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“The energy landscape is changing at an unprecedented pace, both in the world and in the European Union,” says my interlocutor, and so begins IPEEC Newsletter’s chat with Dr. Tudor Constantinescu, Principal Adviser to the Director General for Energy in the European Commission and newly appointed Chairman of IPEEC’s Policy Committee. The day is a sunny one, and we sit in the lobby of a building not far from the Eiffel Tower in Paris. Tudor is here to represent the European Union at a series of meetings on energy efficiency, a subject he has been deeply involved in for twenty years, first at the Energy Charter in Brussels and then at the Romanian Agency for Energy Conservation (ARCE), the Network of European Energy Agencies, and the Buildings Performance Institute Europe, which he founded and led as Executive Director. Tudor’s remark comes in response to a question about the role of energy efficiency in the European Union. “The EU is at the forefront of sustainable energy policy – in renewable energy and energy efficiency in particular,” he states. “It enjoys support from the highest level, from the President of the Commission. At the same time, one of the major projects the EU has is the Energy Union, whose slogan is ‘energy efficiency first’. Strongly promoted by our Director General, it is the core principle of our energy policies, our energy transition, and the efforts we are undertaking to achieve our 2030 objectives on climate change, sustainable energy, and the security of our [energy] supply and competitiveness.” The EU is indeed a major player in energy efficiency. Given the quadruple challenges of import dependency, energy prices, decarbonization, and technology mixthat it faces, energy efficiency – along with renewable energy sources – is at the core of the European Commission’s energy solutions for 2020-2050. Supporting these policies are key pieces of legislation, namely the Energy Performance of Buildings Directive and the 2011 Energy Efficiency Directive. The EU is currently discussing how to move ahead and what revisions in legislation and policies would be required so that, after a 20 percent improvement expected for 2020,the bloc can achieve at least a 27 percent (possibly 30 percent) efficiency target by 2030. “We try to offer as much as possible a platform for dialogue and cooperation, as well as support by financing energy efficiency projects,” Tudor explains. He gives his answers calmly, precisely, and with the quiet confidence that makes it easy to see him as the expert he is. “For example, we have the Cohesion Policy 2014-2020 that has allocated up to EUR 45 billion for the low carbon economy. We also fund research and innovation through Horizon 2020 and are mobilizing EUR 315 billion in additional investments for sustainable energy through the Juncker Plan, which is the European Fund for Strategic Investments.” The task of working with 28 member states in the Commission must be a complex one. I ask him if there are any similarities between working in the EU and working with IPEEC – a partnership of 16 major economies and the world’s biggest energy consumers. “IPEEC is a partnership – it is voluntary cooperation in exercise and highly beneficial,” he says, after briefly reflecting on the question. “Countries make their own commitments and bring their own understanding of the issues to the table. In the Commission there is the EU approach – the commitment is to push and achieve the common objectives of all EU members, and to ensure that all make contributions in line with their skills and resources while always aiming to improve and achieve better results.” Tudor believes strongly in the need for cooperation and trust between countries to further energy efficiency for the benefit of all. “Resources and knowledge may differ geographically, but the art is to put technologies and resources together to bring the benefits – efficiency benefits – to the transition to a low carbon economy everywhere,” he says, with an emphasis on the last word. In this, he believes IPEEC provides a valuable platform for dialogue and exchange. “IPEEC offers the basis for a platform for the EU to share its experiences and successes, and also the challenges it faced, on energy efficiency with a lot of countries, not just the G20 and large economies but also beyond. We need such a platform and to strengthen it […], to really build knowledge and trust among participating countries and engage other international organizations, such as the IEA – which has strong analytical capabilities. The world is big and big actions are required, locally and regionally.” He continues, “it is not that someone wants to impose something arbitrarily, but a true collaborative partnership exercise. It is important that we have a common understanding, access to the best knowledge and technology, so that those acting in  different regions can make the best decisions on energy efficiency and develop sustainability without locking-in inefficiency.” A good example of voluntary collaboration is the G20’s activities on energy efficiency. In 2014 G20 Leaders endorsed the G20 Energy Efficiency Action Plan for countries to work on six energy efficiency areas: transport, buildings, finance, networked devices, industrial energy management, and electricity generation. This was followed by the G20 Energy Efficiency Leading Programme (EELP), the first long-term framework on energy efficiency for the G20 and beyond, adopted by G20 Leaders at the Hangzhou Summit in September 2016. IPEEC was mandated to coordinate the G20’s work under both plans. “The G20 provides an excellent platform bringing together large developed and developing economies, who are the largest energy consumers. […] The G20 Energy Efficiency Leading Programmeis a very good basis for starting enforced and strengthened action first of all for G20 countries, but also for other countries and organizations […]. It can support work in areas not immediately tackled by those involved in the EELP but that are also important for the countries involved,” he observes. Again, trust is an important factor for Tudor. He praises the increasing attention placed on energy efficiency by the G20 and the momentum for action it creates. He adds, however, that “it is a challenge to really bring cooperation to the level of trust and confidence that goes beyond the G20. I see the role for a platform on the basis of the work IPEEC has done to encourage various countries to go further and make their own commitments, to make their own policies that fit their circumstances and achieve optimal results.” For this, he stresses the importance of a long-term view. “This concept is strong at the EU level- a long-term view of the costs of energy efficiency. It is vital not to base decisions on short-term calculations, but to really take into account long-term perspectives and impacts on society and the economy.” People, perhaps, are the biggest challenge of all. “We have to cope with the expectations people may have today. It is not so much about convincing them of the benefits of energy efficiency, but to convince people that we can bring these benefits to individuals , to the economy, and to the climate negotiations.” He says this with feeling and purpose, someone who knows that much has been done, but there is much still left to do. That is no doubt true, but one thing is clear: energy efficiency needs effective leadership, and IPEEC is in safe hands with its new Chairman, Dr. Tudor Constantinescu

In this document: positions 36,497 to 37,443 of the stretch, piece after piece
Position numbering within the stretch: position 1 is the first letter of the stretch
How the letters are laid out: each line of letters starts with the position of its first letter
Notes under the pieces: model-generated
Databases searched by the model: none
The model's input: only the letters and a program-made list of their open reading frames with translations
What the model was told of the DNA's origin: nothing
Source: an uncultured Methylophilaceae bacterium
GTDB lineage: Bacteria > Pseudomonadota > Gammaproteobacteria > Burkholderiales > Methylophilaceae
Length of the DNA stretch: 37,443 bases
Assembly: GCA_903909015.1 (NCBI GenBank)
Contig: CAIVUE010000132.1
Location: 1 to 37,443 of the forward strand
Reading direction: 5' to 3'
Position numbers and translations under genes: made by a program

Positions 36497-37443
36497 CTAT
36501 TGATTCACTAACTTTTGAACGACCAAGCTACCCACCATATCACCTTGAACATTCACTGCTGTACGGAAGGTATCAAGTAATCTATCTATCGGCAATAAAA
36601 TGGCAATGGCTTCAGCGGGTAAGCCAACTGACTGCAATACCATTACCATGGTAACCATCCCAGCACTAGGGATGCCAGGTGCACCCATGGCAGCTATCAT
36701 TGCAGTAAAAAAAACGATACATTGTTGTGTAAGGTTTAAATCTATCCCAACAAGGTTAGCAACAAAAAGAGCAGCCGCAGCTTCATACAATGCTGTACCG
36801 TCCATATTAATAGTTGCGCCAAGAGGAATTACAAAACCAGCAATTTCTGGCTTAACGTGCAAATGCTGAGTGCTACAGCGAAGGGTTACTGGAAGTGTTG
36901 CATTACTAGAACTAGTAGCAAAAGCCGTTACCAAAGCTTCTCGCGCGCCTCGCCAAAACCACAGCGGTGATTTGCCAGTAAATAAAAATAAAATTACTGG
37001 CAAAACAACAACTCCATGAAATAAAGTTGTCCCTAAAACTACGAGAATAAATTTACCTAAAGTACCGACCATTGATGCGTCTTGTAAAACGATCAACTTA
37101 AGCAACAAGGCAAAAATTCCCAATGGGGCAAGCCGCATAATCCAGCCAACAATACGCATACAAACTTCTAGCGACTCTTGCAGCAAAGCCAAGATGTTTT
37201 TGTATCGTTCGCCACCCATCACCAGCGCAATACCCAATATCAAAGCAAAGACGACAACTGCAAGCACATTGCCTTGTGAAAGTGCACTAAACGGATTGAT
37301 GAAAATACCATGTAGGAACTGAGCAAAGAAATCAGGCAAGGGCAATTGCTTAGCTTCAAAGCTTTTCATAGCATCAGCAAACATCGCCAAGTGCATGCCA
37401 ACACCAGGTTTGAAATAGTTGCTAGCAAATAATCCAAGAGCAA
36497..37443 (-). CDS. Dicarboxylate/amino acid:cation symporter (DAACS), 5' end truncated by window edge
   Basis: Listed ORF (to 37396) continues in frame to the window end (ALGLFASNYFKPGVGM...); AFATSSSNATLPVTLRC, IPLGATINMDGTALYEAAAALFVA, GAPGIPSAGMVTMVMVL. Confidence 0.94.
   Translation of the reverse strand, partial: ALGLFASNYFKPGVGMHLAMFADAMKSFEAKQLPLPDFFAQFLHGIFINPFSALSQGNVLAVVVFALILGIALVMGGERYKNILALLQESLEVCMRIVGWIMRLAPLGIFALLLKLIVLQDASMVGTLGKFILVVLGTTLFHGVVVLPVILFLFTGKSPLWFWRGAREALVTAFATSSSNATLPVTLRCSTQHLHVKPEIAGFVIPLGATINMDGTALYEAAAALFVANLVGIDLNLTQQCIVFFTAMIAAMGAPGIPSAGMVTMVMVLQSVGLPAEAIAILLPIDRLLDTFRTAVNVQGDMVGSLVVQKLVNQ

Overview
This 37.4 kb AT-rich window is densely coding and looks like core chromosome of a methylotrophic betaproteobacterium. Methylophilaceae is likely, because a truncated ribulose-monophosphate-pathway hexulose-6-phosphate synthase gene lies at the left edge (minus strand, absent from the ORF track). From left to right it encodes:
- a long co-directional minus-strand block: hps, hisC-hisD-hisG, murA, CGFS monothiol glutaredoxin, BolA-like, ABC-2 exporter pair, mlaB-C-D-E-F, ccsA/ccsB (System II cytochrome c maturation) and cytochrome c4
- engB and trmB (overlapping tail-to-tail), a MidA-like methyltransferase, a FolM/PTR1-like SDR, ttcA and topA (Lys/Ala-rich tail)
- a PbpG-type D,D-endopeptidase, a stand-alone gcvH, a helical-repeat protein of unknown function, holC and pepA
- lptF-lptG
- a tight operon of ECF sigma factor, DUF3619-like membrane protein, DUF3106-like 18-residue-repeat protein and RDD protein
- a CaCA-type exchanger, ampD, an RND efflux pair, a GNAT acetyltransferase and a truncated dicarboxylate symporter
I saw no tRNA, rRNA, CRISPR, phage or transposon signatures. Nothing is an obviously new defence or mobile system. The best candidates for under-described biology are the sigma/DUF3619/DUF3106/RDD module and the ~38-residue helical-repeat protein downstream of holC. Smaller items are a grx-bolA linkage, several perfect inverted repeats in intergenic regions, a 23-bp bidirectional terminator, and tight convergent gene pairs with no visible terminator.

An interview with IPEEC’s new Chairman TUDOR CONSTANTINESCU – Principal Adviser to the Director
General for Energy, European Commission by
Jurei YADA – Policy analyst – IPEEC